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2200/3000 Diamond stones

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This topic contains 5 replies, has 3 voices, and was last updated by  tcmeyer 08/25/2019 at 5:44 pm.

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  • #51685

    Justin
    Participant
    • Topics: 2
    • Replies: 7

    Hello fellas. I was pondering the idea of purchasing the new 2200/3000 diamond stones. I have 100-1000 diamond stones, 1200/1600 ceramics, 2000/3000 sandpaper taped on glass platens, 3M lapping film 5, 3, 1, .3 micron laid on glass platens and to finish I have 5, 3.5, 1, .5 micron leather strops. Ive searched the forum and couldn’t find a definitive answer. My question is where does the 2200/3000 fit in? After the ceramics? After 1000 diamond then drop back to the 1200/1600 ceramics because of the abrasive/ substrate level? Thanks guys!

    • This topic was modified 3 weeks, 5 days ago by  Justin.
    #51687

    MarcH
    Moderator
    • Topics: 58
    • Replies: 1855

    Justin, the tendency I see is that sharpeners try to do is lump all the different mediums together in one lone progression.  They want to use everyone of their stones to sharpen and then polish the knife.  The problem is that the different medium’s grits are often classified and rated by different scales so they don’t necessarily compare and fit together in a nice neat easy package.   This is illustrated in this “Grand Unified Grit Comparison Chart“.  It tries to give us a way to approximate or extrapolate the different mediums to place them in that more logical order that we seek.  Here is “Wicked Edge’s Grit Comparison Chart“.  It has not been updated, yet, to include the new 2200 and 3000 grit diamond stones.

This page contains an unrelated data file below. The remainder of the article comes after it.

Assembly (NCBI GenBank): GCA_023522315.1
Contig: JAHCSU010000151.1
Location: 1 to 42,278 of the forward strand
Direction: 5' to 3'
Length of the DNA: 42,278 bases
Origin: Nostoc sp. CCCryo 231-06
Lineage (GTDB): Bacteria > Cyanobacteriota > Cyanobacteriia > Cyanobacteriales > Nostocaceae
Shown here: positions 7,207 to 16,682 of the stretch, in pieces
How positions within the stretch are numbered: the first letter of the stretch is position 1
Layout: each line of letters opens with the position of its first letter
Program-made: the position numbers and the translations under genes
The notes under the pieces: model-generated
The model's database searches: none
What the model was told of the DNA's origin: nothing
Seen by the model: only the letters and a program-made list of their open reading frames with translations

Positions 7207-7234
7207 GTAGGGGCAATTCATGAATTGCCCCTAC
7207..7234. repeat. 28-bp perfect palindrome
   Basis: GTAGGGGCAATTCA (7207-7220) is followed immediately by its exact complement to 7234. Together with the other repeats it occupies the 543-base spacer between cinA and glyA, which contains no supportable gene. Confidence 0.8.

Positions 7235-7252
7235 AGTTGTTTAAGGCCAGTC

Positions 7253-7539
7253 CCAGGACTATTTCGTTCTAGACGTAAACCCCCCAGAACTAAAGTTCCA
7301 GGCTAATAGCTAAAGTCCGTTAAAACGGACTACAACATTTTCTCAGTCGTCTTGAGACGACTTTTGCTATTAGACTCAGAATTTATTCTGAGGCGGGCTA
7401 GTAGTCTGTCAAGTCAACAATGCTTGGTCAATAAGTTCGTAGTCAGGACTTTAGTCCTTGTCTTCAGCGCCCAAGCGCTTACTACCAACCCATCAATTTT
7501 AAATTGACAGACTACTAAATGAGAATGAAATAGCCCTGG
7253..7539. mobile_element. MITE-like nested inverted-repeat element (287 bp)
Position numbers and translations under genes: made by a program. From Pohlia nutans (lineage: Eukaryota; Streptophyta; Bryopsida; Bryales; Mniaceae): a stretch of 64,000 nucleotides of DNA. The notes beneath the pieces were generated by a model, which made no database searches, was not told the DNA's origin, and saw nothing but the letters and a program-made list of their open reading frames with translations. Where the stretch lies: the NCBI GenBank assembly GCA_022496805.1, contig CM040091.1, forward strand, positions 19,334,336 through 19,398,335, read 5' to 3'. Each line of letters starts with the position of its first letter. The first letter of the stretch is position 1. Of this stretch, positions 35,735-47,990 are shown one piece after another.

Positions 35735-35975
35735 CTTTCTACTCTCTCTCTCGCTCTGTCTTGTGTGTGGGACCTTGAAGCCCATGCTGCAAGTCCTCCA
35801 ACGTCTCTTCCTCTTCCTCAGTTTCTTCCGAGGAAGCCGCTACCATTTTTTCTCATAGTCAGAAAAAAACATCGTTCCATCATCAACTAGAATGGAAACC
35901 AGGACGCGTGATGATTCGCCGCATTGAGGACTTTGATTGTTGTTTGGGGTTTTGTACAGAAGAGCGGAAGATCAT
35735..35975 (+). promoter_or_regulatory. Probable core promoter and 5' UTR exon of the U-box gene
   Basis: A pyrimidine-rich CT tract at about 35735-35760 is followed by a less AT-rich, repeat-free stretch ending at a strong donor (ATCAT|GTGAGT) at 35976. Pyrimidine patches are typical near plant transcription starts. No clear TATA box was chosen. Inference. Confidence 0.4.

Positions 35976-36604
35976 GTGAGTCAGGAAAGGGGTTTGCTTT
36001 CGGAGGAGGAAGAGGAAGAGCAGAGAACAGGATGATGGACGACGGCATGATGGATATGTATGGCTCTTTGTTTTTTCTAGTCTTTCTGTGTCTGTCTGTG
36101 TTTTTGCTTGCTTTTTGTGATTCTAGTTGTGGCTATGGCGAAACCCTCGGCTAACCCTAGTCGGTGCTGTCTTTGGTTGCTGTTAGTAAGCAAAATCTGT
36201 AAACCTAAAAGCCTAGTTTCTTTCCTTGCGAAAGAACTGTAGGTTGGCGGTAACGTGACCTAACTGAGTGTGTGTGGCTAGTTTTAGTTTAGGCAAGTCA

Recently Clay attempted to address this issue in the Wicked Edges “Knowledge Base” with the article “Sharpening Grit Progression for all Wicked Edge Abrasives”.  Maybe between the three links you’ll have the tools to make the decision you’re looking to make.

    I think you need to decide what edge you are seeking and use this to limit which mediums and which progression you choose.  For instance a mirrored polished edge, a durable edge, and a very sharp edge may all be achieved with a different stone progression.  Clay’s article suggests some different progressions to follow to give you those specific results you seek.

    Marc
    (MarcH's Rack-It)

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    #51695

    tcmeyer
    Participant
    • Topics: 33
    • Replies: 1835

    I haven’t yet broken-in my 2200/3000-grit stones, so I can’t testify that my progression is correct, but if it works out, here’s my plan:

    I have my stones rearranged to make things a little more regular.  I have put my 100-grit stones on the practice squad, so my first pair are 200/400.  Next is 600/800, then 1000/1500.  I have replaced my 6-micron film with the 2200/3000-grit stones.  I’m expecting (hoping) that the 3000-grit scratch pattern will more or less match the 6-micron film when it’s fully broken-in.  If I wish to go higher in the degree of polish, I’ll resume with the 3/1.5 micron films.  Next would be the 1.0/0.5 micron film or the same grits in strop compounds.